The Death Of A Parent Can Both Immobilize And Inspire

Jeanne Safer was 57 years old when her mother died, reports the LA Times. Her father had died many years before and Safer is now an "adult orphan." But she soon discovered a "shocking — almost sacrilegious" truth: It can be awesome when a parent dies. "The death of a parent — any parent — can set us free. It offers us our last, best chance to become our truest, deepest selves," writes Safer in her book, Death Benefits. In fact, the first line of the autobiography slash guidebook is "The death of your parents can be the best thing that ever happens to you". By the by: Jeanne Safer is a psychotherapist.

But Safer is not alone in her belief that a parent's death can be liberating. Researcher Debra Umberson maintains that it's a catalyst. "A lot of people change very deliberately. And sometimes unconsciously, they change in ways that they think their parents would admire, or to become more like the person their parent would want them to be," Umberson says. "Sometimes people incorporate the good parts of their parents in ways that are very constructive for self-growth."

Of course, we're talking about adults here: When a child loses a parent, there's very often a "double whammy" effect on her mental and physical health, Reuters reports. Dr. David Brent of the University of Pittsburgh School of Medicine studied 140 families in which one parent died prematurely and suddenly from suicide, accidental death, or sudden natural death. He found that parents who die suddenly are likely to have higher-than-expected rates of psychiatric disorder. Plus: Mood, alcohol and substance abuse, and personality disorders mean increased mortality — not just from suicide; also from accidents and cardiovascular diseases. "It's not the same as blaming them for having died," Dr. Brent says. "We know the risk for cardiovascular disease is about eight times higher for people with depression or bipolar depression."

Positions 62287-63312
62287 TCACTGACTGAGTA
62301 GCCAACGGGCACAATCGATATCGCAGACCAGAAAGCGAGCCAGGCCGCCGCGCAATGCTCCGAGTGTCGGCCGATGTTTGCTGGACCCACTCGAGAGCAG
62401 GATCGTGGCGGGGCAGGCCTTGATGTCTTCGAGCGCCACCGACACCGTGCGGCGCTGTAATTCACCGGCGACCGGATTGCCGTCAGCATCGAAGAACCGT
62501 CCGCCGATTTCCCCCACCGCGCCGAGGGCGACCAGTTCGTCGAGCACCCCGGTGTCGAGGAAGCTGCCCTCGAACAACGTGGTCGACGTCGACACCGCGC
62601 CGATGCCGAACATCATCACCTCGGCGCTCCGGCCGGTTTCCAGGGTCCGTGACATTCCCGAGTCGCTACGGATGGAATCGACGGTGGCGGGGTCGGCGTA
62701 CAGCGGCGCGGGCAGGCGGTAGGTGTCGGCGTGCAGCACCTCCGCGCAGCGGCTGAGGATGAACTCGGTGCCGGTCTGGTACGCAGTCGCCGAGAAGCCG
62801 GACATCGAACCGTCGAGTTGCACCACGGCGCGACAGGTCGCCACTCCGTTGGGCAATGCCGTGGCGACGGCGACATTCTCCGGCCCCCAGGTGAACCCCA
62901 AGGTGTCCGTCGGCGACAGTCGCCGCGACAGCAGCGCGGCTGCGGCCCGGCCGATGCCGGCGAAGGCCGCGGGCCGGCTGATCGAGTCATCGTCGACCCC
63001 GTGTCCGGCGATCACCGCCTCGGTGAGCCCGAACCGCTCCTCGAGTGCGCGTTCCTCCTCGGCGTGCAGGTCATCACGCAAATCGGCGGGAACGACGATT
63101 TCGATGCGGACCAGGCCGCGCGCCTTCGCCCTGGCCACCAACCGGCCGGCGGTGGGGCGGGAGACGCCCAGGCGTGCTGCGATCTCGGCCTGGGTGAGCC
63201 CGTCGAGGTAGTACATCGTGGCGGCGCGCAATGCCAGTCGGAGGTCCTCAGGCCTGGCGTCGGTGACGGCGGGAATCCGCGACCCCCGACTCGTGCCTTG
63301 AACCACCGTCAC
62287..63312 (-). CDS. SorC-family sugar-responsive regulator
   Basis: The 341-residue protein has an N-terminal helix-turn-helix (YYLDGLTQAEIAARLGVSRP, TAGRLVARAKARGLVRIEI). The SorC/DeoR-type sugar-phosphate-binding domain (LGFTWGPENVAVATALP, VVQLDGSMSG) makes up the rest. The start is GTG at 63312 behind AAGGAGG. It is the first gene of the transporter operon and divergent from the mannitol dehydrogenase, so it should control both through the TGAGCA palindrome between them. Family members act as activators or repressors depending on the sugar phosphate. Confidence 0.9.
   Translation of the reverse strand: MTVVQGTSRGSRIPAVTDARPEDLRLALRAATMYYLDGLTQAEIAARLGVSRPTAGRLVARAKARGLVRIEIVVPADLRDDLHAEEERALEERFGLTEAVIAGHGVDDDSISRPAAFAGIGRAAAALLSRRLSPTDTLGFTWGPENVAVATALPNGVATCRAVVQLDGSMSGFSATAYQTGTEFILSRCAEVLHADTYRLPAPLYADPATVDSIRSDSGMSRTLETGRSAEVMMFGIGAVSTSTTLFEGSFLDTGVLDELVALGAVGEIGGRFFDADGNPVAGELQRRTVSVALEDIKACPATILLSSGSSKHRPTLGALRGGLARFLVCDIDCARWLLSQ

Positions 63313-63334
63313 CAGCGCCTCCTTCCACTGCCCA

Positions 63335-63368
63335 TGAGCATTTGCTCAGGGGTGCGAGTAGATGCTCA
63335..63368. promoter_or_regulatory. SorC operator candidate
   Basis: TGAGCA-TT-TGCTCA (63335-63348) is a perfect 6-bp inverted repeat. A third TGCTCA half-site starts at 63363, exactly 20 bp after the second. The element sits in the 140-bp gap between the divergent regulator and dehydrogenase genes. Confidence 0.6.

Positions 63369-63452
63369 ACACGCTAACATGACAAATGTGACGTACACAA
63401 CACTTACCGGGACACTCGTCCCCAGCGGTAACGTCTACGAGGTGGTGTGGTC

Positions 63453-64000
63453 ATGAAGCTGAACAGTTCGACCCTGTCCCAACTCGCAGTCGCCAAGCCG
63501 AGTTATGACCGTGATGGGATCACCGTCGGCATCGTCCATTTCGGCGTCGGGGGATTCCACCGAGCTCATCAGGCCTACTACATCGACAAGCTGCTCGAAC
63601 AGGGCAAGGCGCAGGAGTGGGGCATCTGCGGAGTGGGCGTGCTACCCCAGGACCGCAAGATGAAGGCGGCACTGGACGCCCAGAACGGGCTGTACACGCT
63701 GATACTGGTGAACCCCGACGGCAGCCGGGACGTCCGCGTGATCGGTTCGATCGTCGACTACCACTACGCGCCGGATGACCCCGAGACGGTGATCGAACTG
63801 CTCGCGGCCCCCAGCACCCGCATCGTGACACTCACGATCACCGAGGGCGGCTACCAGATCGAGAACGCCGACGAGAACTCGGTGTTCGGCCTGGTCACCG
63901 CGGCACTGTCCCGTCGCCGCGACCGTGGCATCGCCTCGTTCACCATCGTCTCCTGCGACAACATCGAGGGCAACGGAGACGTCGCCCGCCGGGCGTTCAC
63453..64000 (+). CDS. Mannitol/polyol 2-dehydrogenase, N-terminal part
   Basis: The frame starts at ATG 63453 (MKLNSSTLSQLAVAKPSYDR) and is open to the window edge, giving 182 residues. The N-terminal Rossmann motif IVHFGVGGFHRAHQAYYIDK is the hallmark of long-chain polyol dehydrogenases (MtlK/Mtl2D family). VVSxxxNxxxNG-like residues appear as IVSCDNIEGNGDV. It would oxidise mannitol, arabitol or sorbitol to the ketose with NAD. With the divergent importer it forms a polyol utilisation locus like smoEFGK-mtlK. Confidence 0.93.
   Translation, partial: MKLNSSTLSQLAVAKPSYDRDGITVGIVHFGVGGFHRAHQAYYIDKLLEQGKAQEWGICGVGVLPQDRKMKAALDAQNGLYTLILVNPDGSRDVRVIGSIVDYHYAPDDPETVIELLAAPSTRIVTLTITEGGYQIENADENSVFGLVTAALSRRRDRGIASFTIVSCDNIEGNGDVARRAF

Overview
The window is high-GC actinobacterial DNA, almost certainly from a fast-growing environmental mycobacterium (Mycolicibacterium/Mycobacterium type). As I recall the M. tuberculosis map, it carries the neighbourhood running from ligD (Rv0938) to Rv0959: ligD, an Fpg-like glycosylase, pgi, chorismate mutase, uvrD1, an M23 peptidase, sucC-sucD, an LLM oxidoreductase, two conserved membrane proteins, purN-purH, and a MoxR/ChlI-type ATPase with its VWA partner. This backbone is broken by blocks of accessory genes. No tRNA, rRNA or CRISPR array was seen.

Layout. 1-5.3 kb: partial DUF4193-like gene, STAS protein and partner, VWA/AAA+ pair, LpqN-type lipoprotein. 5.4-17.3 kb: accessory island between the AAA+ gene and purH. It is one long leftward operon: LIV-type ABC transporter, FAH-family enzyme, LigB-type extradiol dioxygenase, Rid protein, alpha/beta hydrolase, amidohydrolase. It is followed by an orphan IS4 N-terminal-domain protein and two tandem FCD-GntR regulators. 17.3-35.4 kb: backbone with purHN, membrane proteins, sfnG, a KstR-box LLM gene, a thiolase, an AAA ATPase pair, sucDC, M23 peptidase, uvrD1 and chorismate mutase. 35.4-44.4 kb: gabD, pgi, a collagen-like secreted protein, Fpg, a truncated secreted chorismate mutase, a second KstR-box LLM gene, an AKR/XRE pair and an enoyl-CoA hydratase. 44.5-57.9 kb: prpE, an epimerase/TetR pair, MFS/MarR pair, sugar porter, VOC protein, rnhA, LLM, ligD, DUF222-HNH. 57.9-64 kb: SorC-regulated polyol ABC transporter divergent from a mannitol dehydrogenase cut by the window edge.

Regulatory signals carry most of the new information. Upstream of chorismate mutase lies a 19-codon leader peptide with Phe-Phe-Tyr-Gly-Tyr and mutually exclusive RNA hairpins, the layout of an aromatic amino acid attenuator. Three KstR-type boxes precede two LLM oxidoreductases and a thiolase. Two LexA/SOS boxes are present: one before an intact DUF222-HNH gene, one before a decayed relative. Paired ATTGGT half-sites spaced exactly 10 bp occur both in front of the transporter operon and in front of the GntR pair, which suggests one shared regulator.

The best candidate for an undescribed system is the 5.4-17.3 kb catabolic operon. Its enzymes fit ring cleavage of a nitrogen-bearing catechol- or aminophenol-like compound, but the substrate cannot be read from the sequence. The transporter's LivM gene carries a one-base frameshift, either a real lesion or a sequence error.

How do you digest this information when your father left for work one day when you were 17 and never came back, having had a heart attack on the subway while taking your little sister to school — as mine did? Very slowly. My mother is amazing, but my relationship with my father was (is) definitely incredibly strong. I find more and more that the things I'm passionate about — writing, music, photography, obscure films — are the things he really liked. It's safe to say that his death was the worst thing that ever happened to me. It's not surprising at all that Dr. Brent found many cases of post-traumatic stress disorder among children who had lost a parent (and none among the children with two living parents.) It's a damaging, life-changing, scarring, jarring experience. When is the right time to lose a parent, anyway? Jeanne Safer may feel liberated, but her mother died "peacefully" at the age of 92 (after declaring, "This is my day!") Not all of us are so lucky. Some adult orphans may feel ready for self-growth, but surely many just feel a dull, unyielding ache?

Adult Orphans: When Parents Die [LA Times]
When Parents Die, Some Children Suffer Doubly [Reuters]